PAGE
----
Created more than 500 years ago, they are stunning examples of the Fremont people who lived here before the Mormon settlement of Fruita planted orchards of more than 3,000 trees.  1 (1)You can still visit one of the old houses, eat fruit right from the trees (they are maintained by the park), and then take a drive in deep red rock canyons–it’s a perfect experience for everyone.


 

Since Robyn only listed three, I’m limiting myself to three, too.  Honestly, I could list at least a dozen here, but since I only have one more choice, I have to go with the one that started it all.


yellowstone-1500x609Yellowstone National Park – Yellowstone NP, Wyoming.  Without Yellowstone, there would be no National Park system.  It was the very first National Park in the world, and it remains one of the most amazingly diverse ecosystems in America–a truly stunning combination of animals, geothermal wonders, rivers, canyons, and more.  It is one of those parks that you can’t experience just once–there is so much to see that a day’s drive from one end to the other will leave you a bit exhausted.  636559460866264567-1-Yellowstone-Kris-Wiktor-shutterstock-96972083Take time to explore the mudpots and geysers, marvel at the wateralls and the Grand Canyon of the Yellowstone, and stop and stare at elk, buffalo, and countless other species that call the park home.  Yellowstone is one of the busiest National Parks, so plan ahead and make reservations for hotels around it, or for camping inside it.  You won’t be disappointed, and you’ll be reminded why our National Parks have been called “America’s Best Idea.”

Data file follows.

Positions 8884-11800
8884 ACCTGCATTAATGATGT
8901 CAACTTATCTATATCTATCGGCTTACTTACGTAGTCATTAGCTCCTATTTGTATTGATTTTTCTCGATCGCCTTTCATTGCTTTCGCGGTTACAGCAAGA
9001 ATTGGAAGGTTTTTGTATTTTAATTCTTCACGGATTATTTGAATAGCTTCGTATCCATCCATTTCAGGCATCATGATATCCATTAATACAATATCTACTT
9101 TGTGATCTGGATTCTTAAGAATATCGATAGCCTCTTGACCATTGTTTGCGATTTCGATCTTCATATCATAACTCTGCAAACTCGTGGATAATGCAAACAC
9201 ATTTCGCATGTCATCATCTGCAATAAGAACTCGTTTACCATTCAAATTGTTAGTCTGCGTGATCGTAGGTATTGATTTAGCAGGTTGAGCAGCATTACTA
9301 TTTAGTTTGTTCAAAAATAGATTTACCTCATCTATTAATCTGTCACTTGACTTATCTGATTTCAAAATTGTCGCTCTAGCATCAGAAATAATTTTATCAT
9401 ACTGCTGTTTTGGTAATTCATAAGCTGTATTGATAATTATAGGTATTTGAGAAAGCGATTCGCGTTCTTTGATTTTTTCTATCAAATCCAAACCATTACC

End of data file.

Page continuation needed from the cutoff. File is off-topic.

What are your favorite National Parks?  What tips can we share about any visits you might be planning this summer?  Let us know!

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Adventuring through the National Parks, Part One

This week, the National Park Service celebrates #NationalParkWeek.  National Park Week is designed for you to find out more about America’s national parks.  With over 400 units in the Park system, from historic sites, monuments, battlefields, and parks, there’s a lot to discover.  You might be surprised what you can find in your own backyard by exploring nature, history, and culture.  You can find out more about these places during special events available during National Park Week.